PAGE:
Know Your Macros

I’m sure you will have noticed some other values on nutritional labels aside from calories, you may be familiar with carbohydrates, protein and fat. These are known as macronutrients and the ratios of these macronutrients in your diet can have big effects of your body composition.


Carbohydrates are fuel, particularly for faster, more intense activities. Carbohydrates are not completely essential to our bodies however they have plenty of benefits, they influence mood, sleep and physical performance and also are useful for regulating hormone levels. Carbohydrates are termed as simple or complex carbohydrates, in terms of nutrition, foods with more complex carbohydrates normally have more vitamins and minerals and fibre which fill you up more and provide more complete nutrition.

Sources of carbohydrate include:

  • Breads
  • Pasta
  • Rice
  • Porridge
  • Beans
  • Potatoes
  • Breakfast cereals
  • Legumes

What you should know about carbohydrates

  • Carbohydrates, while not essential, are definitely desirable in your diet
  • Athletes engaging in anaerobic and aerobic activity need more carbohydrates.
  • Carbohydrates can aid sleep
  • Complex carbohydrate intake is correlated with a lower BMI


Fat is an energy source and an essential part of your diet. Despite all the bad press it has gotten over the years, fat is a vital nutrient that you are far healthier with than without. Fat is essential for good skin, hormone levels and the natural workings and secretions of the body. Eating the right types of fat will balance cholesterol and while fat doesn’t have much effect on fat loss in normal amounts and doesn’t cause much energy to be spent when it is digested, it is quite filling. Fats are calorie-dense so you should keep track of any calories added to your diet from fatty dressings or condiments as they quickly add up.

Sources of fat include:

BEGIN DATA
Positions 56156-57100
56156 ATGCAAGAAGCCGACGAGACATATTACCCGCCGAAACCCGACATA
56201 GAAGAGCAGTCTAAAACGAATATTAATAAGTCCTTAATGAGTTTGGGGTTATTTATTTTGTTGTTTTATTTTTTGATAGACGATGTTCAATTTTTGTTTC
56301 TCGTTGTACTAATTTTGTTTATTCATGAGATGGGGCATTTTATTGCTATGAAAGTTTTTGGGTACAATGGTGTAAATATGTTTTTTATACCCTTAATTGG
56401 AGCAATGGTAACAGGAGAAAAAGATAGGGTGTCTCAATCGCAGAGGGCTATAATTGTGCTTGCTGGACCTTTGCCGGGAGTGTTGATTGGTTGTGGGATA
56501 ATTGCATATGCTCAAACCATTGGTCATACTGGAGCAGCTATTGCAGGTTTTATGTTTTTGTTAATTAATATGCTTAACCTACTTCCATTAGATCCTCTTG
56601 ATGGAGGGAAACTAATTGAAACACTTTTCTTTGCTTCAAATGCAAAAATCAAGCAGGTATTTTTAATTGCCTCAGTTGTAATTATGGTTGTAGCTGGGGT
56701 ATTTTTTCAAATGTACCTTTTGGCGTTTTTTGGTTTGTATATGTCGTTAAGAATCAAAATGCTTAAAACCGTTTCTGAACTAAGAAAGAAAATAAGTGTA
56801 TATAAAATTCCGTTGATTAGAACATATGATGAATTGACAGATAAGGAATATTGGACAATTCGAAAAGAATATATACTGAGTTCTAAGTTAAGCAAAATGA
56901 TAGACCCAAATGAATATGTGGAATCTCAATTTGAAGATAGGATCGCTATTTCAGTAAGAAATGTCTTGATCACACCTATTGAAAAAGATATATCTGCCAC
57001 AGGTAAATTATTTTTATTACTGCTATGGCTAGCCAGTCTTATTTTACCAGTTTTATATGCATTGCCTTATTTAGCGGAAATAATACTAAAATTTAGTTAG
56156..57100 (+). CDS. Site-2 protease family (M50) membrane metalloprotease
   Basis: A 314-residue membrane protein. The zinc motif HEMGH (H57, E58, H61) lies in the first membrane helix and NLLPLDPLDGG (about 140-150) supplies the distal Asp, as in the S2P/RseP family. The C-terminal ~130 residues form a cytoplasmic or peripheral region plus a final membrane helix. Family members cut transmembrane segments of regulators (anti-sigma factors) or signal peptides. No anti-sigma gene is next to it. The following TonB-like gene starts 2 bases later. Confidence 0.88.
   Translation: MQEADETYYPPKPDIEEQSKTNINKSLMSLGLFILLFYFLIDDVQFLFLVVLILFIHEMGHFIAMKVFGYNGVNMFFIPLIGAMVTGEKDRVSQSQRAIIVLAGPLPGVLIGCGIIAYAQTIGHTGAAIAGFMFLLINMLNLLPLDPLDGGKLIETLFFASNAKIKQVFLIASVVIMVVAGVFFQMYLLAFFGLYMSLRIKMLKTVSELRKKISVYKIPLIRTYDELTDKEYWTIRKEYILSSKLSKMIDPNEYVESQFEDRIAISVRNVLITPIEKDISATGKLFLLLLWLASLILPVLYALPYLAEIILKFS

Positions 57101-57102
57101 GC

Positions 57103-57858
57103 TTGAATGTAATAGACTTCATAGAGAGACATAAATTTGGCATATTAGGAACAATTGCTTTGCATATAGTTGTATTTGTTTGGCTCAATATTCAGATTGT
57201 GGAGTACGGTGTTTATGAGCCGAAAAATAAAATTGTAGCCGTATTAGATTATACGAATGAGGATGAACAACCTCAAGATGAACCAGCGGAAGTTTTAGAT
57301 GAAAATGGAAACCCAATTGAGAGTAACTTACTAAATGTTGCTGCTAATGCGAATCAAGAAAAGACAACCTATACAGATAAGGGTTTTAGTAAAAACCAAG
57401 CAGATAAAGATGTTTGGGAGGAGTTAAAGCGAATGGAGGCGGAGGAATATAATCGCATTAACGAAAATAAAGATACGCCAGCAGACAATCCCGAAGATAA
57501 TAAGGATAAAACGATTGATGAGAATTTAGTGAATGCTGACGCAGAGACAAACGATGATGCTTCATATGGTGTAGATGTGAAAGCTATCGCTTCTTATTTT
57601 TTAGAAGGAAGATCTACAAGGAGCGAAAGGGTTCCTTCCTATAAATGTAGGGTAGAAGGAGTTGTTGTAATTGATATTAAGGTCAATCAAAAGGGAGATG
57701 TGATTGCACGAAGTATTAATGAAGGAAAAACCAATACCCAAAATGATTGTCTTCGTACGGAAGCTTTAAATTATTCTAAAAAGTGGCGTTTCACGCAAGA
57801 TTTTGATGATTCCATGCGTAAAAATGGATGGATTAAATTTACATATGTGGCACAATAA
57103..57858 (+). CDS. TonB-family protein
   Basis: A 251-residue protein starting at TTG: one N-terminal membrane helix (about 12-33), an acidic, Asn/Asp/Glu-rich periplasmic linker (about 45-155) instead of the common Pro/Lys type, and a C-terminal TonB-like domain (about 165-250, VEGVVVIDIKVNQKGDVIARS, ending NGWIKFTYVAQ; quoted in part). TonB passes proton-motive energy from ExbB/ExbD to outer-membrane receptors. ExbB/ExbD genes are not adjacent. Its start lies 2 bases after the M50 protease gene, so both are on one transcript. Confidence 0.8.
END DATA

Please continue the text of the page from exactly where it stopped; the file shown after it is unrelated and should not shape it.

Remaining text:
• Fats and Oils (vegetable and animal)
  • Nuts
  • Meats
  • Fatty fish
  • Cream
  • Cheese
  • Eggs
  • Chocolate

What you should know about fat

  • Fat isn’t bad but it is good to eat a variety of fats (saturated, unsaturated, polyunsaturated)
  • Fat may increase performance in endurance events
  • Fat can increase testosterone in males


Protein is the bricks and mortar of muscle, it’s the most abundant substance in your body after water. It’s what we’re made of and it’s an important part of fat loss. In fact, the next section is devoted to protein and its numerous effects on fat loss.

Sources of protein include:

  • Meats
  • Poultry
  • Fish
  • Eggs
  • Dairy
  • Legumes
  • Nuts
  • Soy Products

What you should know about protein

  • Protein is essential
  • Protein can aid athletic development and muscle growth
  • Protein can help you retain muscle when losing weight
  • Protein has the highest TEF of all the macronutrients

Macronutrient Density

Different macronutrients have different amounts of calories per gram, it’s not too important for counting calories as you can get the calorie content from the nutritional label however it’s useful if you’re forced to guess the calorie content of a meal.

  • Carbohydrates contain 4 calories per gram
  • Protein contains 4 calories per gram
  • Fat contains 9 calories per gram.
  • Alcohol has 8 calories per gram.